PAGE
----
Cramer's 'Mad Money' Recap: Building Long-Term Wealth

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(This program last aired on Nov. 27, 2013.)

NEW YORK (TheStreet) -- "Tonight is all about the big picture," Jim Cramer said on "Mad Money" as he dedicated the entire show to building wealth and learning how to augment your income, not just for a year or two but for the rest of your life.

Cramer said it's fruitless to think you can invest in stocks without a solid foundation for building long-term wealth beforehand. Having a good foundation is essential in a culture that doesn't teach financial literacy, he said.

Before investing in stocks, Cramer said there are three things all investors must do. First, they must pay off all their credit card debt. Even the best of stock market gains will have a hard time competing with the 15%, 20% or 30% you're paying in credit card interest.

Second, Cramer said every investor must have health insurance. Starting in 2014, Obamacare mandates penalties for not having health insurance, so every investor needs to get on board.

Last but not least, Cramer said that every investor must have disability insurance. Without both health and disability insurance, he said, investors can get wiped out in an instant. That's why all three of these items are must-haves before considering investing in the stocks.

Get Prepared

Cramer's next step for building long-term wealth is preparing for retirement, preferably if you're in your 20s and have just started working. He said that planning for retirement involves a lot more than just blindly putting a little money away in an Individual Retirement Account or a 401(k) -- it involves having an active hand in both how much you save and where it goes.

That's not to say investors shouldn't invest in an IRA and 401(k), he said. They should, but there's a lot more to it than just having an automatic deduction from your paycheck. Cramer one again preached the values of staying diversified, at least as much as your 401(k) will allow you to be.

Cramer also warned that 401(k) savings should never be concentrated in your employer's stock. As anyone from the dot-com collapse will tell you, investing only in your own company can be deadly. The collapse of Enron is another perfect example of what can go wrong if you're not paying attention.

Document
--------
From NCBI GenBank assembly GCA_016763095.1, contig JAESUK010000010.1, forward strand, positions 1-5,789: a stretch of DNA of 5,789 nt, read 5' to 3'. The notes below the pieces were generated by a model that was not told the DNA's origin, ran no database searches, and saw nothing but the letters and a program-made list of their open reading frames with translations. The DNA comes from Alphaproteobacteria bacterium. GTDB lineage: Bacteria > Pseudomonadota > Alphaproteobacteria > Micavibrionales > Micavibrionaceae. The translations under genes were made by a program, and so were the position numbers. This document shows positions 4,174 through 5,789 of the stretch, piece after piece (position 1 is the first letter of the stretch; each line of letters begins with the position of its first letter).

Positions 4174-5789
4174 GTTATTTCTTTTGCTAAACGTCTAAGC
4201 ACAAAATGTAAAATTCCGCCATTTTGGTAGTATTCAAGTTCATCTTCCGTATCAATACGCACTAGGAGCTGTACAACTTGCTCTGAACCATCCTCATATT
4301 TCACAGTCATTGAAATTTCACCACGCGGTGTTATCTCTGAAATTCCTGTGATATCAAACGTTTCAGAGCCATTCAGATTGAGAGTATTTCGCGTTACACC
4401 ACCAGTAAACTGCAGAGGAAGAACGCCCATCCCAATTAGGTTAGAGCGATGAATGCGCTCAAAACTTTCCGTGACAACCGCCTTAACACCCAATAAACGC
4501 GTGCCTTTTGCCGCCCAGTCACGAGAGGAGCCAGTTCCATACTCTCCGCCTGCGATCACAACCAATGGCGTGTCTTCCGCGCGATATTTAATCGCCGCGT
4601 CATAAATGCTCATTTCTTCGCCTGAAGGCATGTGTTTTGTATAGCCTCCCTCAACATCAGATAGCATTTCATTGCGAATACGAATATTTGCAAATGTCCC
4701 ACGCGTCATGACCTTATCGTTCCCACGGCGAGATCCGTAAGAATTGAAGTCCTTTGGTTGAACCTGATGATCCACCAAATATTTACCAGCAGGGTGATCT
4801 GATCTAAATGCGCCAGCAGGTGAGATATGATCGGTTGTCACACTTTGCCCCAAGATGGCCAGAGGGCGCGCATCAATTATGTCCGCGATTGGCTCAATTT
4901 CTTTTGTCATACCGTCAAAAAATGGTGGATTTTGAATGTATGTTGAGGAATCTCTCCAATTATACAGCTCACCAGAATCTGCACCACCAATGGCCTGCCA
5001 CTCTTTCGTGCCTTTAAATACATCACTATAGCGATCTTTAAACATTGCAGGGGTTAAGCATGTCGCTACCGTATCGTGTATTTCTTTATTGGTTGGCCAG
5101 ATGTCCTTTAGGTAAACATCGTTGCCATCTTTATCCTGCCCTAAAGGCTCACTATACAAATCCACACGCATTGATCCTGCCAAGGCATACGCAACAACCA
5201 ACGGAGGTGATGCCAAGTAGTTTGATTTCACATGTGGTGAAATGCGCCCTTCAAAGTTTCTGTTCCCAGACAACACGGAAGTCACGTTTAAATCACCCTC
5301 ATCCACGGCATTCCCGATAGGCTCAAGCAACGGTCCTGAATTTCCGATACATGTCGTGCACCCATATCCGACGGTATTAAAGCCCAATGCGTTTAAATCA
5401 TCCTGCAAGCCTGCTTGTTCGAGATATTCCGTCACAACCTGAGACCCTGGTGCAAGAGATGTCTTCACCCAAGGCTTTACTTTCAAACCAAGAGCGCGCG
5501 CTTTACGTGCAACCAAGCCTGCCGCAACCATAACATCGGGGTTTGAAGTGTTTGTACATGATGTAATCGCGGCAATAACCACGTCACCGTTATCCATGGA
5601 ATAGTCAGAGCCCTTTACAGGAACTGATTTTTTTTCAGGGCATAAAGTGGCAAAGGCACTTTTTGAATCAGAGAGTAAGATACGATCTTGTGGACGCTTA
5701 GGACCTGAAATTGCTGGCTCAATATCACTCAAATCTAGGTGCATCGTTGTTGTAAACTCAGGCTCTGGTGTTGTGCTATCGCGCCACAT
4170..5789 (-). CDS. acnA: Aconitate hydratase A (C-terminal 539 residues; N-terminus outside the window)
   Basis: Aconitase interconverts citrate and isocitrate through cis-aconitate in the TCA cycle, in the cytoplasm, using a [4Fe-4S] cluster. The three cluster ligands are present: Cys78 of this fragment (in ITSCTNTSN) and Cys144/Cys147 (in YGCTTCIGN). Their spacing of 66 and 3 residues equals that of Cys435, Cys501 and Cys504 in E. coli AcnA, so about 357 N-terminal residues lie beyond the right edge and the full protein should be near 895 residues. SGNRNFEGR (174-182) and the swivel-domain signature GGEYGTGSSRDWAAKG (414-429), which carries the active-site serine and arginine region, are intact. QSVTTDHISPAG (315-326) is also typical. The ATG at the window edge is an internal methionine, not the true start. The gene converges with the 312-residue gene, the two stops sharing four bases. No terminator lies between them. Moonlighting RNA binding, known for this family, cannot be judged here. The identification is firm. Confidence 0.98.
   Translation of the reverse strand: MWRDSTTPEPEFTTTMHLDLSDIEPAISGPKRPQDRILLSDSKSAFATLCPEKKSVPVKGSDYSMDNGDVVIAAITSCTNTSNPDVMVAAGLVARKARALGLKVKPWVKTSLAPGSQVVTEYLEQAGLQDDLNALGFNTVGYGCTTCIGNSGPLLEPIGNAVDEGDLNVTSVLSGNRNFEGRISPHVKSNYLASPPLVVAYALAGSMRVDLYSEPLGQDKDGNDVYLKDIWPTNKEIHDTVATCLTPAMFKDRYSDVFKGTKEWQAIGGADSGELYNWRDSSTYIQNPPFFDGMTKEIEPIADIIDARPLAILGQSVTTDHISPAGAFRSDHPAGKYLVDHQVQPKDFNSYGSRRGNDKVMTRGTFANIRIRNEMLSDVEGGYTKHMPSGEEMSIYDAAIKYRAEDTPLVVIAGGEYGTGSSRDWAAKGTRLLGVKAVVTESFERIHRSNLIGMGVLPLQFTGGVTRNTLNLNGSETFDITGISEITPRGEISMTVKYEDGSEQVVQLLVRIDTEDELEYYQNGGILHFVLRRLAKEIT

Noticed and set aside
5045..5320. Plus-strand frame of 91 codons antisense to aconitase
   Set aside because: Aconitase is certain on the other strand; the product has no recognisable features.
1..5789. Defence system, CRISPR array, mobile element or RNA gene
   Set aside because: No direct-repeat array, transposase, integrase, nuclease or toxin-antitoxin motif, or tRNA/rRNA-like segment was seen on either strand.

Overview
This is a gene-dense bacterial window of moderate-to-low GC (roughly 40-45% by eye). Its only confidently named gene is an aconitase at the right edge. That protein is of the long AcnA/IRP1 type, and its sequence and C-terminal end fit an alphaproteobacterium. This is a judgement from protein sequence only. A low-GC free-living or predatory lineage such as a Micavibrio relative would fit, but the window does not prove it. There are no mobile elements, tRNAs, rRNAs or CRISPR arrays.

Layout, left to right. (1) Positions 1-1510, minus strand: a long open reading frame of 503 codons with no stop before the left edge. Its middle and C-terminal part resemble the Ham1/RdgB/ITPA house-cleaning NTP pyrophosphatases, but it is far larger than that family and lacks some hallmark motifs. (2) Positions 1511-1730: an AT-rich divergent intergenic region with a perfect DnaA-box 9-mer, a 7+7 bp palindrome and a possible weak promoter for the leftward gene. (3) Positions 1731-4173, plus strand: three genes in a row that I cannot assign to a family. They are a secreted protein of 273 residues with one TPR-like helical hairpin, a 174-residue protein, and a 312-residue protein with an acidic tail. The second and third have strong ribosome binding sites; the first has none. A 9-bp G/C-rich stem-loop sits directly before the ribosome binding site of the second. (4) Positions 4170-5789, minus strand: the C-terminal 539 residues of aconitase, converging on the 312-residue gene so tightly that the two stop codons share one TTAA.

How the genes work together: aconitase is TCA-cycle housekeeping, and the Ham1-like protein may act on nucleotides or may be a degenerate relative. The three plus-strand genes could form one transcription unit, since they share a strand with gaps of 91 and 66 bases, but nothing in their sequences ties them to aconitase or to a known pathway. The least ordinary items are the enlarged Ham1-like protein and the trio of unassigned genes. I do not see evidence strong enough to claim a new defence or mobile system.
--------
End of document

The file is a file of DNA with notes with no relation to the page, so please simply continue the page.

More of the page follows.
Slow and Steady

Getting rich quick is always alluring, said Cramer, but in fact the best way to build wealth is not overnight, it's slowly and carefully over time. That's why accounts like IRAs and 401(k)s should always be your first line of offense. Their tax-deferred nature and employer contributions may seem small and insignificant now but over time they'll add up big.

Cramer said it's also possible to be too cautious, too prudent and too risk-adverse. You should invest for retirement, he continued, not save for it. Savings implies just socking money away in something with a low return. Unfortunately, that strategy rarely works.

When saving for retirement, many investors may think bonds are the way to go since they afford less risk. But loading up on bonds in your 20s, 30s and 40s because you fear risk will never allow you to generate enough money to live comfortably. It's not enough to rely on a 3.9% Treasury bond, because those vehicles rarely keep up with inflation, let alone allow you to get ahead of the curve, Cramer advised.

Adjust as Necessary

So investors have their credit cards paid off, they have health and disability insurance, they're contributing to their 401(k)s and they've decided to take on a little risk and invest in stocks rather than bonds. Now they'll get rich, right? Well, not quite.

Cramer said conventional wisdom will tell you to just passively have a percentage of your paycheck sent to your 401(k) every month. But if you think about it, that doesn't really make a lot of sense. After a big market rally, when stocks are expensive, ideally you'd want to invest less that month. Conversely, after a big market selloff, you'd ideally want to back up the truck and buy all you can.

Cramer said any time the S&P 500 falls by 10%, investors should be doubling down and buying twice what they normally would. Will this strategy make a big difference over four or five years? Probably not, he admitted. But over 40 or 50 years, this alone could mean tens or even hundreds of thousands of extra dollars in your account.

"That," Cramer said, "is the right way to manage your retirement portfolio."

Take Control

For as great as 401(k) accounts can be, however, Cramer said they do have plenty of downsides. First, many have high management fees and administration costs that eat away at your savings. But more important, they lack a choice in investment options and that means a big loss of control.

Investors ideally want a well-diversified portfolio of individual stocks, said Cramer, and 401(k)s just don't offer that level of granularity. Fortunately, IRAs do, which is why Cramer recommends only investing in a 401(k) plan to meet the employer's match, then putting as much as you're eligible for into an individual IRA, which you can control.

The limits on individual IRAs are $5,500 a year if you're under 50 and $6,500 a year if you're over 50, an investment that's definitely worth making.

To watch replays of Cramer's video segments, visit the Mad Money page on CNBC.

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-- Written by Scott Rutt in Washington, D.C.

To email Scott about this article, click here: Scott Rutt

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At the time of publication, Cramer's Action Alerts PLUS had no position in stocks mentioned.

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